Technical difficulties and a town supposedly impossible to sell rock music to didn't stop DZ Deathrays’ near-sellout show from almost literally tearing a hole into local music institute Fowler's Live, and ultimately conjuring up a Sandstorm.
Words by Paul Maland
. SUN SOAKED SEAWEED Upon doors opening, a line of forty or so punters had already formed to welcome Wollongong duo Hockey Dad on stage as they opened up the night. . Crisp, clean and even borderline-jazzy surf riffs skimmed smoothly along drummer Billy’s enthusiastically played drum-lines and choruses; watching Billy play truly captures the mood of fun-loving tracks like Beach House or Babes as he gleefully crashes through with a smile these days usually only portrayed by emojis. Guitarist and vocalist Zach very sparingly interrupted his soft falsettos to address the crowd, pausing only to advise of a new, name-unknown track about to be played, and thanking the early-goers for joining them. . The garage surf-rock vibes were abundant as the duo played through the entirety of their debut EP Dreamin’, capping off their somewhat nuanced set with crowd favourite, and repeatedly requested track, Seaweed (interjected mid-way through by a partial cover of Mac DeMarco’s Still Together).
. UNCLE SAM'S BASS HEAVY JAMS . Next up were American act Bass Drum of Death, hailing from Mississippi. Thick, heavy garage-style cords magnetized the increasing numbers of the crowd into the band room, though strangely only to stand static and stagnant for the majority of the set. . In comparison to prior opening act Hockey Dad, Bass Drum of Death added a third dimension of depth to their sound by increased musical complexity and a literal, third band member. BDoD’s sound and structure is a testament to the talent of creator and primary contributor John Barrett; the band’s lo-fi, deep bridges with heavy crashes and garage-jam verses sound almost like Jefferson Airplane put through a grunge filter (in the best transmogrification possible). A long, passionate set by the American middleweights stirred up the beginnings of the night’s mosh-pit for their final tracks before bidding the audience adieu.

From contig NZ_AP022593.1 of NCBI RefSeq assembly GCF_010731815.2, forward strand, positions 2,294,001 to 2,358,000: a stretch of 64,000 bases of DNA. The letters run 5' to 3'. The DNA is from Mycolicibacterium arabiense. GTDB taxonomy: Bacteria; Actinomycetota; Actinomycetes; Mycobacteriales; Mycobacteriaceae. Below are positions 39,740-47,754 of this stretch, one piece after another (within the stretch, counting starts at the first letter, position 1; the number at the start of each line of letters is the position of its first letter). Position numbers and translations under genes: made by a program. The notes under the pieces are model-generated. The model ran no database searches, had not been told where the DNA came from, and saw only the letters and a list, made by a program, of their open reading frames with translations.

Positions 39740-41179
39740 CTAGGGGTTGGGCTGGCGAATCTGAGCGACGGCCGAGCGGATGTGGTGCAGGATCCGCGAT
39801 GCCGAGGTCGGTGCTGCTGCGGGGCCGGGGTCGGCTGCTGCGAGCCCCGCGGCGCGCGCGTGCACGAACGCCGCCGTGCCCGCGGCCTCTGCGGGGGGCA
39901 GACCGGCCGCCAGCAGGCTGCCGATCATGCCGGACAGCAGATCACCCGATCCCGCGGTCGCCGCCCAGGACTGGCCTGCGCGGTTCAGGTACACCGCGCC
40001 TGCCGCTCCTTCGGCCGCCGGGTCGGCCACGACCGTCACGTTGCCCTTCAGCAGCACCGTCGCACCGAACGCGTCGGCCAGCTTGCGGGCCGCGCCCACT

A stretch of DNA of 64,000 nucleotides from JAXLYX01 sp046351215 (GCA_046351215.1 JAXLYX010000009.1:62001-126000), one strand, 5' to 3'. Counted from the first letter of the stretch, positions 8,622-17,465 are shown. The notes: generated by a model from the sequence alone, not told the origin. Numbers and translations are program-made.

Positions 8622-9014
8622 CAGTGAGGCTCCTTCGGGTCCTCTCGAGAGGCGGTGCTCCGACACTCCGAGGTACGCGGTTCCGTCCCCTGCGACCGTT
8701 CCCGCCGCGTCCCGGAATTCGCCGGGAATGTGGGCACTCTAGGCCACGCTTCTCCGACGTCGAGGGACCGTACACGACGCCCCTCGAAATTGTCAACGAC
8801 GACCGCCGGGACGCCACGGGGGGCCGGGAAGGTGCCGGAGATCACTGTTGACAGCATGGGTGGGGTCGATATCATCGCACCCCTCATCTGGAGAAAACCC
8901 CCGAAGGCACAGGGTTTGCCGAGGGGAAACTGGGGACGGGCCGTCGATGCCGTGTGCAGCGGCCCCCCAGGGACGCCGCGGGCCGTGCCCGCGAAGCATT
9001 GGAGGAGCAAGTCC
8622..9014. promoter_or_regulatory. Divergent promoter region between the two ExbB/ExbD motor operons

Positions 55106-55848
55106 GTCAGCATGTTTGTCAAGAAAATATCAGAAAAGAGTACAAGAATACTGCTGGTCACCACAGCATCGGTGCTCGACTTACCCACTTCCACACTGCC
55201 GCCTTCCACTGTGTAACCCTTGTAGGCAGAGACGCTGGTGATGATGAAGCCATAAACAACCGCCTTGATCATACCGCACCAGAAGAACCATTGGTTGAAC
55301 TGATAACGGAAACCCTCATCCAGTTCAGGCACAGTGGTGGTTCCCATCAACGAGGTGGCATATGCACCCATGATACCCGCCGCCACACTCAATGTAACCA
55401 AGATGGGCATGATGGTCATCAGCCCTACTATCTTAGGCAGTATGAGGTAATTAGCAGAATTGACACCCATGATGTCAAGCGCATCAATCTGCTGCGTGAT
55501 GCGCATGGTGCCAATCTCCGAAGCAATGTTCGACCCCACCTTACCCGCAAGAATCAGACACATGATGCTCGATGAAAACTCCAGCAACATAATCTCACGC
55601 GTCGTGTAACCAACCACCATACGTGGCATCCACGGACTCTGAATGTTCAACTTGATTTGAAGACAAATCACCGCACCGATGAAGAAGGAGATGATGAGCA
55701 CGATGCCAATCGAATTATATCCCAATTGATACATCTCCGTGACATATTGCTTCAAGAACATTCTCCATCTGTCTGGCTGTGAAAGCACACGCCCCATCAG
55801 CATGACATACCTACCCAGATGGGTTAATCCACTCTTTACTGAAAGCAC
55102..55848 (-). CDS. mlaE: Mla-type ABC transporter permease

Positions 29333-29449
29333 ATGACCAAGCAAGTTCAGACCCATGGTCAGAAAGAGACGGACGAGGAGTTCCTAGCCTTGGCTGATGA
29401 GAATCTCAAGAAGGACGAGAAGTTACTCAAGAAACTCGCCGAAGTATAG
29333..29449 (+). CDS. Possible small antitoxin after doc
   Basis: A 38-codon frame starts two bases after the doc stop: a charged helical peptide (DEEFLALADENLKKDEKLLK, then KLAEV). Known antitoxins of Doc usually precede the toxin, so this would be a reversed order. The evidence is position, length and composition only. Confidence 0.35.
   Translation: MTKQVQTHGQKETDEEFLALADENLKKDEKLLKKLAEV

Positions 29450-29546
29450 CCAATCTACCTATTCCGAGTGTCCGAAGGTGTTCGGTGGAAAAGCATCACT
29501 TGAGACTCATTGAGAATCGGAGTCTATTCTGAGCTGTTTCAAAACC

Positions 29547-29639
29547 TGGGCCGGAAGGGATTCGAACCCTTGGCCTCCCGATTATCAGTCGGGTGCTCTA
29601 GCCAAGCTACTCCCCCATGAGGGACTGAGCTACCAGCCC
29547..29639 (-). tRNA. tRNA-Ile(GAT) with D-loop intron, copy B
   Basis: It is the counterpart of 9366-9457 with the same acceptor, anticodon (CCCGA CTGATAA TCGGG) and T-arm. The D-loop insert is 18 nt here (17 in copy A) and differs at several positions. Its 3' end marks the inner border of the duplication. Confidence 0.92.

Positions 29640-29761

. . THOSE DARN DEATHRAYS . A venue filled with cheering, sweaty and dedicated fans was greeted on stage by headliners DZ Deathrays, prompting a response that easily quells recent concern of Adelaide’s live-music sale contender-ship. . As the Deathrays set progressed and the subsequent mosh began escalating, fans were met with a jarring lull on stage as the band’s touring member, Lachlan Ewbank, had his guitar break. However, unlike prior acts, lulls on stage didn't correlate to plateaus in crowd activity, rather instead prompting a murmur that culminated in haphazard circle-pits, and calls for the band’s much adored cover of Darude’s trance hit Sandstorm (first demonstrated at Falls Festival). Minutes later, and back in full swing, the eclectic thrash-grunge, dancey tunes DZ Deathrays are renown for filled the room as the crowd continued its energetic display of enthusiasm in the pit. Hits like The Mess Up had the crowd jumping rhythmically in tune, and the foundations of Fowler’s Live questionably shaky in rhythm too. . The band finished off their set with Gina Works At Hearts for one last show of strength from the crowd, before ultimately returning to play an encore that was capitalized with, you guessed it, Sandstorm. Whether or not the technical glitches were a huge Mess Up, a show of that magnitude is worthy of applause both for the stellar performances, and for the energy put on show by Adelaide music fans.
Photos by Shannon Gunn